Justice John Paul Stevens originally endorsed the doctrine in the 1976 Young ruling. Since then, he has come to believe that the Court has shifted from zoning the location and mode of operation of adult entertainment to the “total suppression of protected speech.”

In 1991, Justice Souter sided with O’Connor and Rehnquist in Barnes v. Glen Theatre, Inc. But his forceful dissent in Alameda Books unveils a suspicion that such content-based regulation of speech “carries a high risk that expressive limits are imposed for the sake of suppressing a message that is disagreeable to listeners or readers, or the government.”

Two years ago, Justice Stephen Breyer voted with Rehnquist and O’Connor in Erie, but surprisingly he joins Souter's argument in Alameda Books that Los Angeles did not demonstrate that “an otherwise lawfully located adult bookstore combined with video booths will produce criminal effects.”

Justice Kennedy represents the pivotal change in thinking, however. In Alameda Books, he expresses serious misgivings about too casual an application of the secondary-effects doctrine. “A zoning measure can be consistent with the First Amendment if it is likely to cause a significant decrease in secondary effects and a trivial decrease in the quantity of speech.”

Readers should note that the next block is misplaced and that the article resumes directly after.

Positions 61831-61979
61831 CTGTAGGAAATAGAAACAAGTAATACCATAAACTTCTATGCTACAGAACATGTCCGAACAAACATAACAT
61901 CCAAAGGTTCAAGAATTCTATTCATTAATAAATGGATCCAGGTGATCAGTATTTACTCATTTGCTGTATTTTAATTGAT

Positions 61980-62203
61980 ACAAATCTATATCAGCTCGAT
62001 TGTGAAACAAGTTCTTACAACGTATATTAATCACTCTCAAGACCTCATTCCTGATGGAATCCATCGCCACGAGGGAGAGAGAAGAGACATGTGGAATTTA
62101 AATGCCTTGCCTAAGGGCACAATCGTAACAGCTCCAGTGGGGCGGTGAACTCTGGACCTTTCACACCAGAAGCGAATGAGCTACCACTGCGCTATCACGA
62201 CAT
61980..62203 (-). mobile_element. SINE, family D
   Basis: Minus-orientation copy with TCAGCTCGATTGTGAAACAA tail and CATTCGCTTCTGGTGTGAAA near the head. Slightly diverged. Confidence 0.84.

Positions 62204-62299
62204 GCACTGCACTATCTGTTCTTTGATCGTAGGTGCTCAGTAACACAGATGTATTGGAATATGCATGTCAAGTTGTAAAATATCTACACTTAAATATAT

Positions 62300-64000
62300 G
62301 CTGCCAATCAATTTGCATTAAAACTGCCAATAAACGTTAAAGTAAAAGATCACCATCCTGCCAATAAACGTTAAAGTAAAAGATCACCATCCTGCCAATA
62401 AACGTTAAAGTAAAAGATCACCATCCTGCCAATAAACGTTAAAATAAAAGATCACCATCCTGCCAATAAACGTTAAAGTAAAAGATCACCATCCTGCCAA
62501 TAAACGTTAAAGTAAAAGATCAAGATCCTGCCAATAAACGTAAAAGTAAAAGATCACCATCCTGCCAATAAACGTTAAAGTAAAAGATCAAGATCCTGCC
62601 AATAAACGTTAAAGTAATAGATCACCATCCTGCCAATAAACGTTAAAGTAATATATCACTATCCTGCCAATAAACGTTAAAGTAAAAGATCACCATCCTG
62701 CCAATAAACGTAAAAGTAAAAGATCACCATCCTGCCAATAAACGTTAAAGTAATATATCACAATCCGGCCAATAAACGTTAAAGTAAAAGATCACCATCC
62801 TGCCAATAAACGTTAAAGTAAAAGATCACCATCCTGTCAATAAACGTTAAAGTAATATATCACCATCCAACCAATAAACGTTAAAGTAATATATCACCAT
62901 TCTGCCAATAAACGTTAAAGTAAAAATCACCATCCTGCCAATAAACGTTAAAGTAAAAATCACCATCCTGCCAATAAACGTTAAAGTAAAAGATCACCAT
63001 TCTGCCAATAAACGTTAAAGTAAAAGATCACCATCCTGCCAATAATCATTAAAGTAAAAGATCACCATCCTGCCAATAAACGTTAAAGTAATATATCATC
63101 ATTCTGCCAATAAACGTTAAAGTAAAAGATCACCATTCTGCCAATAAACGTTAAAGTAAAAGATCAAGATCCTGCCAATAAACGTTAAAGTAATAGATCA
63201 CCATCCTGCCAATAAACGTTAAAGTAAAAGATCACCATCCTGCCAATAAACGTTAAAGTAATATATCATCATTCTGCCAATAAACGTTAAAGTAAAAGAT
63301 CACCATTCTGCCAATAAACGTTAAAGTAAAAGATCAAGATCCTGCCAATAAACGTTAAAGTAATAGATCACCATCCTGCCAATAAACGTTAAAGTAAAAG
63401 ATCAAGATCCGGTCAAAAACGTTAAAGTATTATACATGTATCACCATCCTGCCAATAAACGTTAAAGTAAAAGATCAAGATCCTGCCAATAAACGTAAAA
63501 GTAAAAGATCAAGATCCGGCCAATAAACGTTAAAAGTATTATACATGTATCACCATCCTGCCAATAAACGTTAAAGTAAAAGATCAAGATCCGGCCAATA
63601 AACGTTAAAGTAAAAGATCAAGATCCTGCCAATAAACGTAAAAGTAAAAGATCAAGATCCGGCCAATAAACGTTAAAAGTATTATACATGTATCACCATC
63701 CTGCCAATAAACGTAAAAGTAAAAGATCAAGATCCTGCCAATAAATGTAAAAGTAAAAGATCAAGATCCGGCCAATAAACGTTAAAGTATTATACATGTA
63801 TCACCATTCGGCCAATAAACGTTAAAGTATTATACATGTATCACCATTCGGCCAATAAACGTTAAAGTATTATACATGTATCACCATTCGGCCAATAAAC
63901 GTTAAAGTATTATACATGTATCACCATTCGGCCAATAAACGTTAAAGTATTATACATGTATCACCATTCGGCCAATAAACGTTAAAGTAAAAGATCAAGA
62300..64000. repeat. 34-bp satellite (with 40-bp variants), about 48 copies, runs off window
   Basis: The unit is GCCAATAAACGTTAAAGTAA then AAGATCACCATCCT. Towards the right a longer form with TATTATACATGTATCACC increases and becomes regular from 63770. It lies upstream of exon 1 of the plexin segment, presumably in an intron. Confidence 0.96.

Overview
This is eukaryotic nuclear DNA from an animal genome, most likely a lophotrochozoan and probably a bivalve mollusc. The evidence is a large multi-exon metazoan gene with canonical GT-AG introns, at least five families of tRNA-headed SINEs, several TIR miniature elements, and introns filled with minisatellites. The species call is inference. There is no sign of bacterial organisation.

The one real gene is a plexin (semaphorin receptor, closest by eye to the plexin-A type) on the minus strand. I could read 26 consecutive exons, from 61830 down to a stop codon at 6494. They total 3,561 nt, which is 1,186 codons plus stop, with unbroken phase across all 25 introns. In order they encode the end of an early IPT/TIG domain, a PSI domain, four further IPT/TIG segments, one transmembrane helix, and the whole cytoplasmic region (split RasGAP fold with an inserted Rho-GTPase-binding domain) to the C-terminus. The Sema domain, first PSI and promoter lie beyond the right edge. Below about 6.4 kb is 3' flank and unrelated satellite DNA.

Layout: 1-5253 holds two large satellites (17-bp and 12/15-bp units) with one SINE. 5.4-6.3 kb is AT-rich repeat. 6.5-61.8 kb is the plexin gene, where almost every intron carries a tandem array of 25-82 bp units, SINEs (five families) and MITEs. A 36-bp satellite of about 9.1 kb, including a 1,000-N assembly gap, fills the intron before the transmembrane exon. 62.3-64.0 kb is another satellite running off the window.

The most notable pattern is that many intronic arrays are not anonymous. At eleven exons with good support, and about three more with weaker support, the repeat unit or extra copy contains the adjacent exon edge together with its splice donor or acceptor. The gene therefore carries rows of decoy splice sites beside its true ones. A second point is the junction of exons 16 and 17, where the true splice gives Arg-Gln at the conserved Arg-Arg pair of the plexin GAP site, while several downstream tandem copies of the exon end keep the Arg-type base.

If the city wants to regulate the untoward effects of such establishments, he reasons, it also must offer up evidence that its regulations will not result in the closure of legitimate adult bookstores and video arcades. “The challenge,” he writes, “is to protect the activity inside while controlling the side effects outside.”

These thoughtful caveats to the Alameda Books plurality decision add up to a significant warning to any city contemplating regulation of adult businesses with secondary effects as a justification.

At the core of the First Amendment is the notion that speech — about politics, religion, art, even sex — must not be subject to unwarranted suppression, direct or indirect, by those in power. At least five justices in this latest ruling are sending a message that they see in the evolving secondary-effects doctrine a threat to that core principle.